Gain Compression.
The nonlinear transfer characteristic of the component shows up in the grossest sense
when the gain is no longer constant with input power. That is, if Pout is no longer
linearly related to Pin, then the device is clearly nonlinear and distortion can be expected.
Pout
Pin
P1dB, the input power required to compress the gain by 1 dB, is often used as a simple to
measure index of gain compression. An amplifier with 1 dB of gain compression will
generate severe distortion.
Distortion generation in amplifiers can be understood by modeling the amplifiers
transfer characteristic with a simple power series function:
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distortion. When the input is small, the cubic term can be very small. At high input
levels, much nonlinearity is present. This leads to gain compression among other
undesirable things. Suppose an input Vin =A sin (t) is applied to the input.
Vout
3a3 A2
1
3
= A a1
sin(t ) + a3 A sin(3t )
4
4
Gain Compression
Harmonic Distortion
We also see a cubic term that represents the thirdorder harmonic distortion (HD) that
also is caused by the nonlinearity of the signal path. Harmonic distortion is easily
removed by filtering; it is the intermodulation distortion that results from multiple signals
that is far more troublesome to deal with.
Note that in this simple example, the fundamental is proportional to A whereas the third3
order HD is proportional to A . Thus, if Pout vs. Pin were plotted on a dBm scale, the
HD power will increase at 3 times the rate that the fundamental power increases with
input power. This is often referred to as being well behaved, although given the choice,
we could easily live without this kind of behavior!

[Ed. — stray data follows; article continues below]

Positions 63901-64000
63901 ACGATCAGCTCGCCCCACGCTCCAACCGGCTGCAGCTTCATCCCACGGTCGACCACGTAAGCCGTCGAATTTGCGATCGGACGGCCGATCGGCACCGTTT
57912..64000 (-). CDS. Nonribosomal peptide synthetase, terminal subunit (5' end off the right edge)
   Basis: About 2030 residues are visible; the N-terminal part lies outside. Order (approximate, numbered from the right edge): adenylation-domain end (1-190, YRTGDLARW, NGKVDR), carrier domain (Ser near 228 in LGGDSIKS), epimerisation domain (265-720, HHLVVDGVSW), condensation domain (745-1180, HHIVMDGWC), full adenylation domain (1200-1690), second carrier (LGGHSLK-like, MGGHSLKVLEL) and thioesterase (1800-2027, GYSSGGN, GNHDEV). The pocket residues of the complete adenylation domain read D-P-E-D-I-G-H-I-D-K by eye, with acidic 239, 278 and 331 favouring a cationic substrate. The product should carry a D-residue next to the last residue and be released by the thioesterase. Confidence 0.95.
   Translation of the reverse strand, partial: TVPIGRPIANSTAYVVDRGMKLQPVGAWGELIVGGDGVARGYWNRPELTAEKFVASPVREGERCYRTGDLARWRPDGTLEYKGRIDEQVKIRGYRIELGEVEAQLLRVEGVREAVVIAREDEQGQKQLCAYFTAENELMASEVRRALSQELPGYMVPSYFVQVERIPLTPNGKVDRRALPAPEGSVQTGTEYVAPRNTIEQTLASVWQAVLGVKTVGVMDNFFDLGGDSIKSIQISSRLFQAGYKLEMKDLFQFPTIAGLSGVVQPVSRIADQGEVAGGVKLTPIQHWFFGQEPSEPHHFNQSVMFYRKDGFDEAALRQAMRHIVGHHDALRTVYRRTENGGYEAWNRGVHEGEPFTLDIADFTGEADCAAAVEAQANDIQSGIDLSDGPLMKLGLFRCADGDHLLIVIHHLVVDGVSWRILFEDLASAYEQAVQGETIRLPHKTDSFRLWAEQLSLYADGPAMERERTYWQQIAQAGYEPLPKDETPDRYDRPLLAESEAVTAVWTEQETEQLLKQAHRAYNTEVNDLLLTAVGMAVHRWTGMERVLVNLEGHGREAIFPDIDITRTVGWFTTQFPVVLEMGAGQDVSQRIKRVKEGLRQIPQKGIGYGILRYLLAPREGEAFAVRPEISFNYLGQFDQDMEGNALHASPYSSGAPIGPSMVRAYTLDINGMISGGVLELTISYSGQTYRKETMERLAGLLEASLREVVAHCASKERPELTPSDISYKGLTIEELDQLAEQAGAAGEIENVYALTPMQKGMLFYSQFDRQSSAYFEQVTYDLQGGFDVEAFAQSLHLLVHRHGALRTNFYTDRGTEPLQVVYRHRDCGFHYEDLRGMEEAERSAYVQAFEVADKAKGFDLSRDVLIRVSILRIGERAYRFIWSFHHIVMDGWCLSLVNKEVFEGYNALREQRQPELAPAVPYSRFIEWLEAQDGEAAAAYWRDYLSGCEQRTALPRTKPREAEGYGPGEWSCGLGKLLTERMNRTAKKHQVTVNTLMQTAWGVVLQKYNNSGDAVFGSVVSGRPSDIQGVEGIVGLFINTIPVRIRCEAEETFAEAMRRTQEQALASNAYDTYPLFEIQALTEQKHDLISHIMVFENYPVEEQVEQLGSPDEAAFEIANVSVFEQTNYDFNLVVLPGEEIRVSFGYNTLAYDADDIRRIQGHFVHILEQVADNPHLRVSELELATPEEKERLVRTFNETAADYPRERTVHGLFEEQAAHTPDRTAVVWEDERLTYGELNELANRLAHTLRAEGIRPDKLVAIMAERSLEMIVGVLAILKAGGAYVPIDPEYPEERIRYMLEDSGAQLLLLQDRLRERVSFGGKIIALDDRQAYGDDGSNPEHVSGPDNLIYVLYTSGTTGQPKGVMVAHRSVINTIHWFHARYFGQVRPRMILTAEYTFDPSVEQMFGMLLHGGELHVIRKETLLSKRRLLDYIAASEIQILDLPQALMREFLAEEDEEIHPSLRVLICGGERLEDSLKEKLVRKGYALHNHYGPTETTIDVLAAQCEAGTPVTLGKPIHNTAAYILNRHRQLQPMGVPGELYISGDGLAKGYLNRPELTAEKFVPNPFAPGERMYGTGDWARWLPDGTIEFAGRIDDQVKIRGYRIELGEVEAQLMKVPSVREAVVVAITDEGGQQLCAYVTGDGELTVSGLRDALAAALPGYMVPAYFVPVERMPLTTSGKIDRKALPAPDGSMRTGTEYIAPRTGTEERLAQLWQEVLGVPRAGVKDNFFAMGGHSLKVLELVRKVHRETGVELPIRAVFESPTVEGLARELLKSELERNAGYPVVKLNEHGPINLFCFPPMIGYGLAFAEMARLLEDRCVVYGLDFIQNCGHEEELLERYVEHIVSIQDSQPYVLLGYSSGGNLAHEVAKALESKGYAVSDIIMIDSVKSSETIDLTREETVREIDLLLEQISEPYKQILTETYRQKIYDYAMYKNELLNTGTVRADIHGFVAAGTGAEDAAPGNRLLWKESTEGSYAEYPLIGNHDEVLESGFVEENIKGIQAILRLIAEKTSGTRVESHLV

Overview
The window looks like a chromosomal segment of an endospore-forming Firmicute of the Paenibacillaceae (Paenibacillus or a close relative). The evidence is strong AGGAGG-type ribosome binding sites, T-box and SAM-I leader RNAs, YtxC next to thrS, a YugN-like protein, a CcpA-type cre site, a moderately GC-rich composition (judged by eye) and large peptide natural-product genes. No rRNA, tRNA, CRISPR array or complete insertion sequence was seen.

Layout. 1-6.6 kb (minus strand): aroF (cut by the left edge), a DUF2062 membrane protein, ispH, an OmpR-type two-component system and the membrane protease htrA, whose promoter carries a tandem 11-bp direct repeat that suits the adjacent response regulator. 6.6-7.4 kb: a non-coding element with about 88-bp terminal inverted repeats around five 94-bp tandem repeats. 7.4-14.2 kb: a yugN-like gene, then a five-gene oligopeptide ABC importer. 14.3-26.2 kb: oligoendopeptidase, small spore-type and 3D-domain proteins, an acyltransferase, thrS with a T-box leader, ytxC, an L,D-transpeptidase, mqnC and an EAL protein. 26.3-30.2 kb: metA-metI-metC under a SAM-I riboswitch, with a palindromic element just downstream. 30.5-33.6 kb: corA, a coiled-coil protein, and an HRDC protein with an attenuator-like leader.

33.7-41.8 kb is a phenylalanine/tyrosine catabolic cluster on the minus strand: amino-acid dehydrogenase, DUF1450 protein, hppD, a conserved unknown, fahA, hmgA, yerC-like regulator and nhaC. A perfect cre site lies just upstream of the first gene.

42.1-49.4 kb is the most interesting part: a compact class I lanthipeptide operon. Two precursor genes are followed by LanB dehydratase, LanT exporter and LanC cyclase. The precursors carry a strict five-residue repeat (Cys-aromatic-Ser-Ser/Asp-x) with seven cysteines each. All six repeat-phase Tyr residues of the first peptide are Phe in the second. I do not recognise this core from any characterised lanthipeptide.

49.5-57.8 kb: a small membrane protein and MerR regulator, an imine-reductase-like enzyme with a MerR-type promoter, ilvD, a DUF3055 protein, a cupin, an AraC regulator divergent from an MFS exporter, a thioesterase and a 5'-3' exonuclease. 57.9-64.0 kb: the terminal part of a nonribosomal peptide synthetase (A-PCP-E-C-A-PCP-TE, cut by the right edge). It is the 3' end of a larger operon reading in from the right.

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Intermodulation Distortion
Lets consider again the simple cubic nonlinearity a3vin3. When two inputs at 1 and 2
are applied simultaneously to the RF input of the system, the cubing produces many
terms, some at the harmonics and some at the IMD frequency pairs. The trig identities
show us the origin of these nonidealities. [4]
We will be mainly concerned with the thirdorder IMD. (actually, any distortion terms
can create inband signals we will discuss this later). IMD is especially troublesome
since it can occur at frequencies within the signal bandwidth. For example, suppose we
have 2 input frequencies at 899.990 and 900.010 MHz. Third order products at 2f1  f2
and 2f2  f1 will be generated at 899.980 and 900.020 MHz. These IM products may fall
within the filter bandwidth of the system and thus cause interference to a desired signal.
The spectrum would look like this, where you can see both third and fifth order IM.
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Pout (dBm)
x = IIP3  PIN
OIP3
P1
am
d
fun
tal
n
e
2x
thirdorder IMD
PIMD
Pin (dBm)
IIP3
PIN
IIP3 = PIN +
1
( P1 PIMD )
2
IMD power, just as HD power, will have a slope of 3 on a Pout vs Pin (dBm) plot. A
widelyused figure of merit for IMD is the thirdorder intercept (TOI) point. This is a
fictitious signal level at which the fundamental and thirdorder product terms would
intersect. In reality, the intercept power is 10 to 15 dBm higher than the P1dB gain
compression power, so the circuit does not amplify or operate correctly at the IIP3 input
level. The higher the TOI, the better the large signal capability of the system. If
specified in terms of input power, the intercept is called IIP3. Or, at the output, OIP3.
This power level cant be actually reached in any practical amplifier, but it is a calculated
figure of merit for the largesignal handling capability of any RF system.
It is common practice to extrapolate or calculate the intercept point from data taken at
least 10 dBm below P1dB. One should check the slopes to verify that the data obeys the
expected slope = 1 or slope = 3 behavior. The TOI can be calculated from the following
geometric relationship:
OIP3 = (P1 PIMD)/2 + P1
Also, the input and output intercepts (in dBm) are simply related by the gain (in dB):
OIP3 = IIP3 + power gain.
Other higher oddorder IMD products, such as 5th and 7th, are also of interest, and can
also be defined in a similar way, but may be less reliably predicted in simulations unless
the device model is precise enough to give accurate nonlinearity in the transfer
characteristics up to the 2n1th order.
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Cross Modulation
In addition, the crossmodulation effect can also be seen in the equation above. The
amplitude of one signal (say 1) influences the amplitude of the desired signal at 2